Io-SWTtfi Door

+
&..

Flow indicator

Variable flow restrictor

Over-pressure relief valve

@Lo

Low-flow indicating switch

@Hi

High-pressure switch

aL0

Low-pressure switch

Alarm, local

Alarm remote, panel mounted

NOTE. Symbols are in accordance with BS 1553 and ES 1646.

Figure 4. Typical continuous dilution system

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-- - -

I tI

-49

-e

B S I BS*5345

P A R T * S 83

Lb24669 OlY523 b

BS 5345 : Part 5 : 1983

Section four. Pressurized rooms with no internal


source of flammable gas or vapour

27. Description of technique


The general principles of pressurization are described in
section one but there are additional considerations for
pressurized rooms to take account of the possible presence
of personnel. Where the presence of personnel has to be
taken into account, it is essential that flammable, polluting
and toxic compounds are either eliminated or reduced in
concentration to an acceptable level.

28. Construction
28,l In the absence of a specific British Standard,
pressurized rooms should be constructed in accordance
with BS 5501 : Part 3, where relevant. The additional
recommendations given in, 28.2 to 28.9 also apply.

28.8 Suitable precautions should be taken to prevent the


unauthorized opening of apertures for pressurized rooms
in which people may be present. Consideration should be
given to sealing doors, windows, and possibly the walls,
floor and ceiling. Inadequate precautions in this respect
may result in a substantial outflow of air that would,
in turn, affect the heating requirements of the building
and could result in uncomfortable streaming velocities in
the internal atmosphere.
28.9 Apparatus, such as emergency lighting that has to
remain in operation when the pressurization is inoperative,
should have a type of protection suitable for the zone in
which the pressurized room is situated.

29. Safety assessment

Pressurized rooms are often constructed on site where


inspections and tests for certification purposes are not
possible.
In all circumstances an assessment of safety
28.2 The protective gas will be air. This may be conditioned
should be made which should include a check of the
and filtered to provide satisfactory working conditions for
fol Iowing.
people in addition to i t s primary purpose of pressurization.
(a) That the recommendations in this Part of the code
In determining the quantity and flow of air the following
have been observed.
.
factors should be taken into account.
(b)
That
the
design
i
s
such
that purging can be
(a) The air requirementsfor the number of people
cmpleted satisfactorily.
expected to be present in the pressurized room.
(c) That the temperature classification of the pressurized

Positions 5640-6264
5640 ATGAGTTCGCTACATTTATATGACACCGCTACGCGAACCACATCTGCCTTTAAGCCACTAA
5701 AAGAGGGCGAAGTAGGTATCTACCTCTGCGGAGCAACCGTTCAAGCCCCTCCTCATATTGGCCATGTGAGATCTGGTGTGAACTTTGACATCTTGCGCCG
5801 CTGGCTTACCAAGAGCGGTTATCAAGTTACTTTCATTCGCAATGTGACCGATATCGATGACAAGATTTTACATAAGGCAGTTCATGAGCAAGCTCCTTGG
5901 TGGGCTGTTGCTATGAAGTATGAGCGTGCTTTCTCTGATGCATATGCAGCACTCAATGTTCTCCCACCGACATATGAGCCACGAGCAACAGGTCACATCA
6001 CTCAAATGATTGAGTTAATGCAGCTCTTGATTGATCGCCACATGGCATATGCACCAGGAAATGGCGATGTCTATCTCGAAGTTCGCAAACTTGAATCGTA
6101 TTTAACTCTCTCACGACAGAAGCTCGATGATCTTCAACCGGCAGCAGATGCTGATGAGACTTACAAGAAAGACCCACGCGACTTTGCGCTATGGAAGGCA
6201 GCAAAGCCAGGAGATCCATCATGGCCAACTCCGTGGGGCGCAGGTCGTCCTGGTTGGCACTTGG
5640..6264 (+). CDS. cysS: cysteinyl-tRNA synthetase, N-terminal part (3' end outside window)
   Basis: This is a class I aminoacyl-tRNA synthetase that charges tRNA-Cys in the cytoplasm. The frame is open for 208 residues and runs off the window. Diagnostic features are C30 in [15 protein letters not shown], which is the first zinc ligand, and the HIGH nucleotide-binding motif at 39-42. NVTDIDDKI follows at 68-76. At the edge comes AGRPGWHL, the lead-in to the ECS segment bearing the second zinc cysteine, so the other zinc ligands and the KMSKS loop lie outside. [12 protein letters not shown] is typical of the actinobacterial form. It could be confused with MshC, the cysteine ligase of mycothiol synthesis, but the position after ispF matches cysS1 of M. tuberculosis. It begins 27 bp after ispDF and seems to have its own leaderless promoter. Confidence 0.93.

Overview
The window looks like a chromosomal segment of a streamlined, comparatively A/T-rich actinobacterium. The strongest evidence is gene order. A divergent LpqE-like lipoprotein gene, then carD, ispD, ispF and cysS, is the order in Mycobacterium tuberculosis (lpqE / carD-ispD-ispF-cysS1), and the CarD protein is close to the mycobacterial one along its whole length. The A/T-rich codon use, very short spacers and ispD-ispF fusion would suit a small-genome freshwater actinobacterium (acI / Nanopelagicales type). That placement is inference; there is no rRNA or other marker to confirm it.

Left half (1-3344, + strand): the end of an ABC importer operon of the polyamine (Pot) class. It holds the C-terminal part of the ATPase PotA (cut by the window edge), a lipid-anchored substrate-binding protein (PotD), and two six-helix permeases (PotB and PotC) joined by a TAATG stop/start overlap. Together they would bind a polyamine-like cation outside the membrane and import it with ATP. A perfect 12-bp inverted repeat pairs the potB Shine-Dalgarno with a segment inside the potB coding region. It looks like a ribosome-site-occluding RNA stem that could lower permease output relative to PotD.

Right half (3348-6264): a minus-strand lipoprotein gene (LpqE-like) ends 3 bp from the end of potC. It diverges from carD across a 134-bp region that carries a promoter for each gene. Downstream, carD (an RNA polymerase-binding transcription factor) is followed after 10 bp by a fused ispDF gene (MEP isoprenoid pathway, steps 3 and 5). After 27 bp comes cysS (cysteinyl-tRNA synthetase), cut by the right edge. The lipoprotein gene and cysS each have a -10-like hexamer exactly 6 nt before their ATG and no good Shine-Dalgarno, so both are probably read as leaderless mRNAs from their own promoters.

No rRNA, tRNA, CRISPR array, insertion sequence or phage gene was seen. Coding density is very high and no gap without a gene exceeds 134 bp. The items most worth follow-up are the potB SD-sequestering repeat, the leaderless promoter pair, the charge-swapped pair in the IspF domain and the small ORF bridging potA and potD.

(b) The type and heat dissipation characteristics of any
room and of any apparatus inside the pressurized room
apparatus in the pressurized room.
that has to remain in operation when the pressurization
(c) The requirements of any air consuming device in
i s inoperative (see 28.9) is correct.
the pressurized room.
(d) That the safety devices installed are of suitable
28.3 Where practicable, exits and entrances should be
design and location.
positioned so that they do not face the sources of
(e) That the pressurized room is protected against
flammable material. The number of exits and entrances
impacts and that exits and entrances are adequately
should be adequate to provide safe e x i t for people.
and clearly marked.
28.4 Exits and entrances should be clearly marked both
internally and externally, emergency doors should be
30. Marking
provided and clearly marked and all emergency doors
should open outwards.
The pressurized room should be clearly marked to enable
the records (see clause 13) to be identified.
28.5 In order to maintain adequate pressurization it may
be necessary to provide an airlock a t each entrance and exit. The following additional marking is also recommended:
Airlocks may not be necessary if the system of supply of air
(a) a notice worded Warning-Pressurized Room';
is capable of maintaining an adequate over-pressure with all
(b) a warning a t both the control switch for the source
doors and other apertures fully open.
of pressurizationand a t the relevant points of isolation
28.6 Drains and ducts with connection to the external
indicating the time 'T' minutes for which purging is to
atmosphere or between equipment cubicles within the room
operate before the electrical supply can be switched on
and external atmosphere should be sealed against ingress of
or restored;
gas or vapour.
(c) a warning a t all entrances to the pressurized room or
system against the introduction of any flammable
28.7 All service and utility connections should be provided
with suitable seals to prevent ingress of flammable gas or
materials.
vapour.
NOTE. All warning notices should be in accordance with BS 5378.

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BS 5345 : Part 5 : 1983

Appendix A
Calculation of protective gas rate for continuous
dilution
The protective gas rate depends upon the following factors.
(a) The maximum rate of flow of flammable gas or
vapour into the apparatus enclosure in the event of a